iCancer states on their website 


We are raising £2m needed to pay for the testing of a NET-eating virus that could end deaths from this cancer. We are doing it direct – through Twitter and Facebook and Youtube, using Kickstarter. We are cutting out the middleman, the drugs companies and appealing straight to you. We are not a charity, we have no budget and the money goes direct to the research team – not us.
There are no wristbands, no fancy launches and no rock concerts. It’s just us and you.


They have already raised over £100k, and have been featured in various national and local media outlets. It is a good start. 


Funding cancer research is only half the battle. There is another problem. 

As the law stands, medical negligence is defined as deviation from standard procedure. Any deviation from standard procedure is likely to result in a verdict of guilt for medical negligence. Any kind of new treatment is therefore very risky to implement.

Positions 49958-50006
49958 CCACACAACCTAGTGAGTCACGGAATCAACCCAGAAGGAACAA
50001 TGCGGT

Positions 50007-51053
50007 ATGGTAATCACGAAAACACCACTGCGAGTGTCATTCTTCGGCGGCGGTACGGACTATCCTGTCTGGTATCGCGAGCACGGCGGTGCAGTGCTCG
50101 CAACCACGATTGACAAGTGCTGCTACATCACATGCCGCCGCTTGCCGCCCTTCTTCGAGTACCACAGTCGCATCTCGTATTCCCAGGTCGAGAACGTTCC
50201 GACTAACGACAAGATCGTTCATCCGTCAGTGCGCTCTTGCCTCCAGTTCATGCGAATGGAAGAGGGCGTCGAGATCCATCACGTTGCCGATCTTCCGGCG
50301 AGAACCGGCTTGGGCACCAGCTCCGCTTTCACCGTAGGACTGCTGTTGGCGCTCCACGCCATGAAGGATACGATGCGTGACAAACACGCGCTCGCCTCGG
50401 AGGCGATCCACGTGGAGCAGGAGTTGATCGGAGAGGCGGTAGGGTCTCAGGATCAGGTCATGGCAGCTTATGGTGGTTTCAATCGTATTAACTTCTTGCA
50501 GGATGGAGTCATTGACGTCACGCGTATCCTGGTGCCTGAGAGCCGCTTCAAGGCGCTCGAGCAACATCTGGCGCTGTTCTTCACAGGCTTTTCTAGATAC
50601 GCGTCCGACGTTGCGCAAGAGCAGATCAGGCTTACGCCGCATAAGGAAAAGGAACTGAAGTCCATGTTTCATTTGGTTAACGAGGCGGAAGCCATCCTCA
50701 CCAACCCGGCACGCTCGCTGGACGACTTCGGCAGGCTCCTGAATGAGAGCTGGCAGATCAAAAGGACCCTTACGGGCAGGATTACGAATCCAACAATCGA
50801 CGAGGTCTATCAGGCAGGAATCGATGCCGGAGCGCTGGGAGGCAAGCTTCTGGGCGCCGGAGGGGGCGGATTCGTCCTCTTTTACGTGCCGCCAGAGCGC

Lord Maurice Saatchi has today introduced a Bill in the House of Lords which could have dramatic consequences for those searching for new treatments on cancer, saying that the current situation


‘poses an obvious problem – all innovation is deviation and therefore non-deviation is non-innovation

Fear of litigation for medical negligence is a deterrent to innovation in cancer treatment’


The Bill will codify into Law what constitutes best practice in regard to responsible medical innovation. Lord Saatchi explains:


‘It will clarify what counts as responsible innovation and clearly contrast that with reckless experimentation which puts patients’ lives at risk,It will provide certainty to the courts and doctors about the difference between the two. In this way, the Bill will safely shift the balance from therapeutic conservatism to therapeutic innovation.


What is the connection between iCancer and the Bill that Lord Saatchi has introduced?